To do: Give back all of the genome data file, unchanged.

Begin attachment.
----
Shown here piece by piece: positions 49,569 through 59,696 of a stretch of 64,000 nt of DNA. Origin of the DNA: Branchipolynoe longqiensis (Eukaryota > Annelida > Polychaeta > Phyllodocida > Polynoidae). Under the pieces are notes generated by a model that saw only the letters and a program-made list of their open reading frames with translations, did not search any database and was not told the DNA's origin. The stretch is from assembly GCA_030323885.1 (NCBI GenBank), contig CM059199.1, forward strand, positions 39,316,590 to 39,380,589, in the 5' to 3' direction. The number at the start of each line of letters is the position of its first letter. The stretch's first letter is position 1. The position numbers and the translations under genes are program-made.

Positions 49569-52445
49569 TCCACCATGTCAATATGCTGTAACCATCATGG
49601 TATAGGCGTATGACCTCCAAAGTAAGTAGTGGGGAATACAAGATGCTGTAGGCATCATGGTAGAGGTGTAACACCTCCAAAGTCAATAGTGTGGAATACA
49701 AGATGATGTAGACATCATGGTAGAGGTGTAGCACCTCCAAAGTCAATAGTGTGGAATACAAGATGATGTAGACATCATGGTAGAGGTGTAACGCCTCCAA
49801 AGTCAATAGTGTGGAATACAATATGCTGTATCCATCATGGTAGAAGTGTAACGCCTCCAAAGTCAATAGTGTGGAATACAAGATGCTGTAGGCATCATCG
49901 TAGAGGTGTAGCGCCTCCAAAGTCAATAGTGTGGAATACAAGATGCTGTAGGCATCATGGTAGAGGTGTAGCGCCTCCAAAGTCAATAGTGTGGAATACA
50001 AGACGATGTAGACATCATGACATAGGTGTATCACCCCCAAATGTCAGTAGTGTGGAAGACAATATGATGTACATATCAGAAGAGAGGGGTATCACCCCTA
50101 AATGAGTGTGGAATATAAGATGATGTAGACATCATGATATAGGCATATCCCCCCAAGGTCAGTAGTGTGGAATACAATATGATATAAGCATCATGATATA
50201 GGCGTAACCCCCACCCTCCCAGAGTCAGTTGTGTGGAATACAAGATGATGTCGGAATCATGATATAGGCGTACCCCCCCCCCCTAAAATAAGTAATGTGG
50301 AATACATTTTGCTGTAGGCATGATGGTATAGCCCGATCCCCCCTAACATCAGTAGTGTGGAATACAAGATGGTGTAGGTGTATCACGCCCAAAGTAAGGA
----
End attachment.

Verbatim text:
Shown here piece by piece: positions 49,569 through 59,696 of a stretch of 64,000 nt of DNA. Origin of the DNA: Branchipolynoe longqiensis (Eukaryota > Annelida > Polychaeta > Phyllodocida > Polynoidae). Under the pieces are notes generated by a model that saw only the letters and a program-made list of their open reading frames with translations, did not search any database and was not told the DNA's origin. The stretch is from assembly GCA_030323885.1 (NCBI GenBank), contig CM059199.1, forward strand, positions 39,316,590 to 39,380,589, in the 5' to 3' direction. The number at the start of each line of letters is the position of its first letter. The stretch's first letter is position 1. The position numbers and the translations under genes are program-made.

Positions 49569-52445
49569 TCCACCATGTCAATATGCTGTAACCATCATGG
49601 TATAGGCGTATGACCTCCAAAGTAAGTAGTGGGGAATACAAGATGCTGTAGGCATCATGGTAGAGGTGTAACACCTCCAAAGTCAATAGTGTGGAATACA
49701 AGATGATGTAGACATCATGGTAGAGGTGTAGCACCTCCAAAGTCAATAGTGTGGAATACAAGATGATGTAGACATCATGGTAGAGGTGTAACGCCTCCAA
49801 AGTCAATAGTGTGGAATACAATATGCTGTATCCATCATGGTAGAAGTGTAACGCCTCCAAAGTCAATAGTGTGGAATACAAGATGCTGTAGGCATCATCG
49901 TAGAGGTGTAGCGCCTCCAAAGTCAATAGTGTGGAATACAAGATGCTGTAGGCATCATGGTAGAGGTGTAGCGCCTCCAAAGTCAATAGTGTGGAATACA
50001 AGACGATGTAGACATCATGACATAGGTGTATCACCCCCAAATGTCAGTAGTGTGGAAGACAATATGATGTACATATCAGAAGAGAGGGGTATCACCCCTA
50101 AATGAGTGTGGAATATAAGATGATGTAGACATCATGATATAGGCATATCCCCCCAAGGTCAGTAGTGTGGAATACAATATGATATAAGCATCATGATATA
50201 GGCGTAACCCCCACCCTCCCAGAGTCAGTTGTGTGGAATACAAGATGATGTCGGAATCATGATATAGGCGTACCCCCCCCCCCTAAAATAAGTAATGTGG
50301 AATACATTTTGCTGTAGGCATGATGGTATAGCCCGATCCCCCCTAACATCAGTAGTGTGGAATACAAGATGGTGTAGGTGTATCACGCCCAAAGTAAGGA